Midwesterners are wary of prying—they consider it impolite, even unfriendly—and they don't readily reveal personal information. Which means they exist comfortably at a certain remove that can take years—and I mean years—to breach. When my family gets together in Florida, we share a meal, heatedly discuss current events, then retire to separate bedrooms to catch up on email. When my husband's extended family gets together, it's an all-day family-fest. They might not talk about much, but they truly enjoy just being together. To a coastal-hearted misanthrope like myself, it's mind-blowing. But spending time not saying much of anything with family is one thing—doing it with acquaintances is another thing entirely.
I might find, say, having dinner with acquaintances, where the topics range from the weather to the menu, disappointing. Exhausting and depressing, even. But acquaintances are acquaintances, no matter where you live. The trouble here is the trouble everywhere: how to find close friends, how to really connect. And though I appreciate Midwestern civility (a departure from Miami, for example, where in an afternoon one might witness a fight at a traffic light, have one's cart rammed at the store, then be persistently ignored by a waiter), I continue to wrestle with the barriers of it.
In 10 years, I've succeeded in making a handful of close Midwestern girlfriends, and when these women get together, manners and politesse go out the window. Sex, politics, religion: It's all on the table. Once you really get to know Midwesterners, they're family. But persistence is required. But this is part of what's so upsetting about what is happening here politically, no matter what one thinks about public unions. In addition to reducing the quality of life of so many neighbors and friends, the whole thing is just so uncivil, so unneighborly. It's divisive and mean-spirited. It's downright un-Midwestern.
In a recent fit of insomnia, I watched a sitcom called The Middle, about a well-meaning but bumbling Indiana family. The episode contained a few smart observations about life in the middle-class—they're a two-income family living paycheck-to-paycheck, always a half-step from getting canned, not challenged or satisfied by the work that pays the bills—but overall the show left me cold, mostly because the set and costume design were straight from the 1980s. In The Middle, apparently, people are unaware that style has advanced over the past 30 years.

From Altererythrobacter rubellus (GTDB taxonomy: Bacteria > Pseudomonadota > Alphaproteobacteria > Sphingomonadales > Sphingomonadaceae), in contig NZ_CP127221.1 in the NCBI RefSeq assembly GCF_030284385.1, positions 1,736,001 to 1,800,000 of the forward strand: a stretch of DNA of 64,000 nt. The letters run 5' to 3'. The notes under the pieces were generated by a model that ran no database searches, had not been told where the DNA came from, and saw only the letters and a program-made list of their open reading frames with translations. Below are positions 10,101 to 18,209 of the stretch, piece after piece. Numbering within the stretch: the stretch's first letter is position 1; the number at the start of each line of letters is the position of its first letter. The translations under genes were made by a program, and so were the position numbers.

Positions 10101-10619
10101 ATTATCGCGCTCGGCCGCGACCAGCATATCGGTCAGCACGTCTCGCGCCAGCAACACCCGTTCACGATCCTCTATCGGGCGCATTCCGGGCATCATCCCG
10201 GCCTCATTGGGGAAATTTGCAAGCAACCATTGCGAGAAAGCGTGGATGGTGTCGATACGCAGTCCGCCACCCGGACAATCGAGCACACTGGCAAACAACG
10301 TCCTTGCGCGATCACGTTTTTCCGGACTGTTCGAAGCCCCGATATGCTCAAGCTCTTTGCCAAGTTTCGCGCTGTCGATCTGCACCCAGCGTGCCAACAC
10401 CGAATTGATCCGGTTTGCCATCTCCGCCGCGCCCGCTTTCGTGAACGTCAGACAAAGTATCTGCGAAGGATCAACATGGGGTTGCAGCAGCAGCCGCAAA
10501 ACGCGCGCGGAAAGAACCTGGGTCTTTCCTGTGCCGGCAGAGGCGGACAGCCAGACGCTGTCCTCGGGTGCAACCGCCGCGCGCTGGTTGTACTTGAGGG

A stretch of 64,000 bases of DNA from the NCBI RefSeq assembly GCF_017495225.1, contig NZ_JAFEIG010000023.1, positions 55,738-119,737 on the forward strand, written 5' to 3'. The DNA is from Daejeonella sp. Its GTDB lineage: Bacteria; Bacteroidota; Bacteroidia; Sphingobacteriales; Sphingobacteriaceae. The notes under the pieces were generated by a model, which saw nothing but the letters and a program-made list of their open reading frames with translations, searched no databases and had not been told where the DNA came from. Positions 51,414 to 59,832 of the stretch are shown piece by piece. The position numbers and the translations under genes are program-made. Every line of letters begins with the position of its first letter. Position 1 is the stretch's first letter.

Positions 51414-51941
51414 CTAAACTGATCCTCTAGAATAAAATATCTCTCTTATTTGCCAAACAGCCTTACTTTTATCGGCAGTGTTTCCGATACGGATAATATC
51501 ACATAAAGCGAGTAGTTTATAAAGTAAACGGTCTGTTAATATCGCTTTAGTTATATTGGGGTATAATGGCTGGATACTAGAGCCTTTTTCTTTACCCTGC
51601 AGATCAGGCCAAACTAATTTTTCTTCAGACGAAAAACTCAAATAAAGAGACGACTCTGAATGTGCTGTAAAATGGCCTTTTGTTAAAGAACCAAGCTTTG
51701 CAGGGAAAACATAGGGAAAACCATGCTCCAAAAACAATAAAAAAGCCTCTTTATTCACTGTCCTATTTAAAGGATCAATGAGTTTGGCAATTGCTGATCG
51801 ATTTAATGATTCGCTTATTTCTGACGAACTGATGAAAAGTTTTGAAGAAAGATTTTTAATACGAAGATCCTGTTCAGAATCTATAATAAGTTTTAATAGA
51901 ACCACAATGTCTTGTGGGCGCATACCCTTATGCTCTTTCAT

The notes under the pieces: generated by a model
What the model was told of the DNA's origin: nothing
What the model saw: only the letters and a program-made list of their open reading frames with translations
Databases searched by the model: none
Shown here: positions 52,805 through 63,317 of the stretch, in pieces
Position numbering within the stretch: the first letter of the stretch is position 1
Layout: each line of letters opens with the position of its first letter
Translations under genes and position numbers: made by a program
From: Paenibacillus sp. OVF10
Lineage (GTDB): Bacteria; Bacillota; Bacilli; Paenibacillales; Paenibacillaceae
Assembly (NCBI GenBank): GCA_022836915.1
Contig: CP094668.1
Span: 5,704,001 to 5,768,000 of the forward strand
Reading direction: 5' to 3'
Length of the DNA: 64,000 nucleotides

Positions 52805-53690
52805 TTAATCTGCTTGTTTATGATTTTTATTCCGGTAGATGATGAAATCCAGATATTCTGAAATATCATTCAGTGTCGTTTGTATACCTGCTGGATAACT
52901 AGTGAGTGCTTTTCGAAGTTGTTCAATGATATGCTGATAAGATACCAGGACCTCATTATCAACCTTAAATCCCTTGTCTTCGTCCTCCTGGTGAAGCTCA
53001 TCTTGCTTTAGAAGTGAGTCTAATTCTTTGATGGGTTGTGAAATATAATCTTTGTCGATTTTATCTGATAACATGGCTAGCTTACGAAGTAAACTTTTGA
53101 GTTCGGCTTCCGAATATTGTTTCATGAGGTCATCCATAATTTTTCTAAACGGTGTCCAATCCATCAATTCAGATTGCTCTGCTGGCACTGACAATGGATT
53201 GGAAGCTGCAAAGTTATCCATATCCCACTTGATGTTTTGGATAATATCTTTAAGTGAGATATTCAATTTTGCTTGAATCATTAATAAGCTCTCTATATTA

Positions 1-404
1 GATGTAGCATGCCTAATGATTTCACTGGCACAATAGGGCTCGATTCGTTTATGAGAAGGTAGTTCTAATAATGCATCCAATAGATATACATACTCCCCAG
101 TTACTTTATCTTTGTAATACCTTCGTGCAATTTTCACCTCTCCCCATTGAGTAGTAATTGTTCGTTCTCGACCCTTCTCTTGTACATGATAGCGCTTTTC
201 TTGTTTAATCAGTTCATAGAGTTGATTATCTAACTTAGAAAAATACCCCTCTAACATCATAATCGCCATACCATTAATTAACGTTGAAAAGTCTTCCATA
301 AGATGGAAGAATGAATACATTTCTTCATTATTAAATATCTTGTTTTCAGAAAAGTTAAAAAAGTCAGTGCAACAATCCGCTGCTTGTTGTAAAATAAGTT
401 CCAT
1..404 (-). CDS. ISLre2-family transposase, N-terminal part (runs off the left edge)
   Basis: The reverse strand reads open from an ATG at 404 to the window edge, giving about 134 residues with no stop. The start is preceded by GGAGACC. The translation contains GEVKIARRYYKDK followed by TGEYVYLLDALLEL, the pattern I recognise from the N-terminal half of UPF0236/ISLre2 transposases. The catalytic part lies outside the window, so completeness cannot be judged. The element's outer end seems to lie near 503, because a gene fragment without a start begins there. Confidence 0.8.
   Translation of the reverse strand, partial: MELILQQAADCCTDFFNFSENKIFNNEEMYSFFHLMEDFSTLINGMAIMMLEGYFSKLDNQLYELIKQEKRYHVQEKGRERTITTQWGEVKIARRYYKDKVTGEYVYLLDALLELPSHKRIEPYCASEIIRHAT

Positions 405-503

Maybe it's my coastal snobbery—the comment on Midwestern style is at least a teensy bit true—but it seems when coasters make fun of Midwesterners, it's always on this superficial level. It's as if people believe that unanimously adopting skinny jeans or hip hair styles is fundamentally more important than quality of life. I watch The Middle, and I'm simultaneously defensive and embarrassed, then embarrassed that I'm embarrassed.
My husband, the native, isn't bothered. It's a coastal trait, he thinks, caring about people's opinions. It's in the same arena as Keeping Up with the Joneses, and snobbery, and pretension. Instead of being irritated, I should be elated. I live in the Midwest. I'm free.
Last year I published my first novel, Stiltsville, and I've spent a lot of time on the road since then. It's been wonderful to get a warm reception in so many states, including Florida, where the book is set. But it was disconcerting to receive a chilly reception from one Midwestern audience (not including the many local book clubs that have welcomed me into their homes).
Like any liberal, midsized city, Madison is home to a fantastic independent weekly newspaper, which has done me the favor of mentioning my book three times. The first was the only bad print review my book received, out of more than a dozen nationwide. But receiving an ugly review from the local indie paper is exactly like receiving an ugly review from your favorite hippie uncle—it's hurtful and humiliating, but it doesn't matter. The second mention was neutral, but my name was misspelled and the novel was summarized as a love story between two female characters (which it's not). But that doesn't matter, either. The third mention named Stiltsville one of the best local books of the year, and included a lovely write-up. Again, my name was misspelled, but here's what really packed a punch: I was dubbed a "recent transplant" to the area.
And there it was, in black and white, confirmation of a suspicion I've had for years. As much as I've loved living in the Midwest, I've continued to feel held at arm's length, a bit of a misfit. Some of this is because feeling like a misfit is part of who I am. Some of it is because, ultimately, I'll take someone hot-headed and opinionated as a friend over someone mannered and friendly any day of the week.
But it's also something else. I'm considered an outsider by many locals, even after a decade, even considering my roots here. In a larger city, I could be considered a local after just a few years, but though Midwesterners travel—more than one might guess, actually—they don't often move. They like it here, and they have family here. Only coasters like me flow in and out. When or if I'll ever slough off the designation of "recent transplant," I'm not sure.